Overcoming Caregiver Challenges During the Holidays
Remember to Take Care of Yourself
The holidays create many extra to-dos and can be stressful without the added responsibilities of caring for a loved one. Seasonal stress, combined with providing care for a loved one, can overwhelm some caregivers. It is common for caregivers to experience feelings of loss for “the way things used to be,” or to have a sense of guilt about what they think they should do, or how they think they should feel.
If the stress of caregiving is left undealt with, it can take a toll on health, relationships, and state of mind—eventually leading to burnout. When you’re burned out, it’s tough to do anything, let alone look after someone else.
Some emotional and physical symptoms of caregiver stress to watch for are:
- Anxiety, depression, irritability
- Cutting back on leisure activities
- Difficulty sleeping
- Drinking, smoking, or eating more
- Feeling increasingly resentful
- Feeling tired and run down
- Neglecting responsibilities
- New or worsening health problems
- Overreacting to minor nuisances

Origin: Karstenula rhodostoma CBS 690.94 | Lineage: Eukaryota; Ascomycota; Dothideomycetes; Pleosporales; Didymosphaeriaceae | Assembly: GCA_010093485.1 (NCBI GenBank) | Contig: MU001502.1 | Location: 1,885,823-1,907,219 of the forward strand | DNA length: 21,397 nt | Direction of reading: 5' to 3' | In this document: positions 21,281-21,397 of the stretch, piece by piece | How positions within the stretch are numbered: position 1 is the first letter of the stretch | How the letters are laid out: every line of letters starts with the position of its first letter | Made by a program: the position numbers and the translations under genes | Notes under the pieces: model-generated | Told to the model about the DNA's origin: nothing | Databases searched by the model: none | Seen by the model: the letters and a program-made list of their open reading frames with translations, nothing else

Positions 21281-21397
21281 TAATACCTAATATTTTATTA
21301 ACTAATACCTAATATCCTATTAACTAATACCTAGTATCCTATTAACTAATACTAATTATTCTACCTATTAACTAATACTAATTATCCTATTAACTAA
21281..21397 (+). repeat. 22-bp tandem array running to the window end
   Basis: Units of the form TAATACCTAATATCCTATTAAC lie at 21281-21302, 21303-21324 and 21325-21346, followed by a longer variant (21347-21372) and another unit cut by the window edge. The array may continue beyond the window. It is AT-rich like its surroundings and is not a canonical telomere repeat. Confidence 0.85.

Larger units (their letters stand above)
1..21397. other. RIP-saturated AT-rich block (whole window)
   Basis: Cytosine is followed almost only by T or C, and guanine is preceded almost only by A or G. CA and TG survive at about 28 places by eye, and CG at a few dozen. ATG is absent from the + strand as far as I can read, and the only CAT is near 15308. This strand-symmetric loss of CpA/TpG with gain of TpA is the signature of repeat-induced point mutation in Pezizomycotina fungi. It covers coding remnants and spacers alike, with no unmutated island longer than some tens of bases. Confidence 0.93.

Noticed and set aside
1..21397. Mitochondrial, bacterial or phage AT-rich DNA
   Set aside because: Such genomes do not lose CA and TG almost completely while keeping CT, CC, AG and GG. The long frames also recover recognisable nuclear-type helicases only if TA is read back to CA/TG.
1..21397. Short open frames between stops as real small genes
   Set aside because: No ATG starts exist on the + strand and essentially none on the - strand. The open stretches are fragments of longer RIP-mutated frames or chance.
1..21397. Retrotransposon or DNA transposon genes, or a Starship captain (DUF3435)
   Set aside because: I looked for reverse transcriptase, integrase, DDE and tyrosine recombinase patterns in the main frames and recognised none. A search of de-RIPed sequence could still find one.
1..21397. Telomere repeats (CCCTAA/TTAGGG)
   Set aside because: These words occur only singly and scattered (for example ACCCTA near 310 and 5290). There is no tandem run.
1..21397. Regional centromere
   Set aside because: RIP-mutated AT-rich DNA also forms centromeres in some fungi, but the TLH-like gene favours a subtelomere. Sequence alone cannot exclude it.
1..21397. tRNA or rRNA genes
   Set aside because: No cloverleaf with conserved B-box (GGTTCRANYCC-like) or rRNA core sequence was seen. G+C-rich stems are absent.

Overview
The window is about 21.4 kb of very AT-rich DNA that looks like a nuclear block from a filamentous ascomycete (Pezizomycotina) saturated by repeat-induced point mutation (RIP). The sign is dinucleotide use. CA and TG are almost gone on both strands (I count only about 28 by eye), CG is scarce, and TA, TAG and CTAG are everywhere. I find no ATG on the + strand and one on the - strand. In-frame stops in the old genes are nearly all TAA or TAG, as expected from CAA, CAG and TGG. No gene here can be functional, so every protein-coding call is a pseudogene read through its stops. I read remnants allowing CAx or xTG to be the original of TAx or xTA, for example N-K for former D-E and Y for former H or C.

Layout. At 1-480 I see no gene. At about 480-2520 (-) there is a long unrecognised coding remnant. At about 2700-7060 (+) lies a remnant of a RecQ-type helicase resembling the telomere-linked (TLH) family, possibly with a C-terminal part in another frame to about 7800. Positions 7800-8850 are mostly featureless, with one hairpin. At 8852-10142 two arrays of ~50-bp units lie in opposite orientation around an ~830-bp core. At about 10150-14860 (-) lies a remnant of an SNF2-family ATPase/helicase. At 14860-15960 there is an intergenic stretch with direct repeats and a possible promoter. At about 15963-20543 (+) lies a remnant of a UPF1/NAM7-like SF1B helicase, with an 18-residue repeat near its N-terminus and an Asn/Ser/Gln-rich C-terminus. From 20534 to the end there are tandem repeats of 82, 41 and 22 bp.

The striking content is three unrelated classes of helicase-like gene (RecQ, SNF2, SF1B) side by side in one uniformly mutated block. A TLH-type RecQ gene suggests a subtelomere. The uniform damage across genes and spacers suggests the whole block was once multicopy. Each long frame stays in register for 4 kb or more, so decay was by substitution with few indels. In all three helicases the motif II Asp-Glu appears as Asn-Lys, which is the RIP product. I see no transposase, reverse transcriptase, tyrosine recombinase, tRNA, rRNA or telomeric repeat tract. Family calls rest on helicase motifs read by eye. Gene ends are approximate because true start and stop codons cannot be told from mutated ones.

- Trouble concentrating
There are steps you can take to balance caregiver responsibilities with holiday planning and events:
- Be flexible. The holidays are steeped in personal,
family and religious traditions. Maintaining those is a lot of responsibility for family caregivers, who are often the adult children of aging parents. Ask yourself, “What is important to continue and what can we adapt or let go?”
- Take care of yourself. Make a concerted effort to schedule time for exercise and keep healthy snacks handy to help avoid sugary holiday treats.
- Communicate your needs. Conflict may arise if family members can no longer continue their traditional holiday roles. Communicating is the best way to help smooth out problems and avert new ones.
- Look for comic relief. Nothing lifts the spirit like a good laugh – gather friends together for a game
night or to watch a funny holiday movie.
- Plan ahead. Start making a list before the season arrives of who can do what so that no one has to take on the majority of the work alone.
- Make time for traditions. Don’t let favorite traditions go by the wayside during the busy holiday season.
If time or circumstances make them difficult to maintain, adapt them as necessary.
- Be resourceful. If someone wants to help, say “yes.”
Caregiving can be challenging, but it is important to note that it also has its rewards. It can give you a feeling of giving back to a loved one. It can also make you feel needed and can lead to a stronger relationship with the person receiving care.
If you feel yourself beginning to experience signs or symptoms of caregiver stress call Hospice at Home at
(269) 429-7100. We offer a variety of classes and resources to give family caregivers the tools to cope with stress.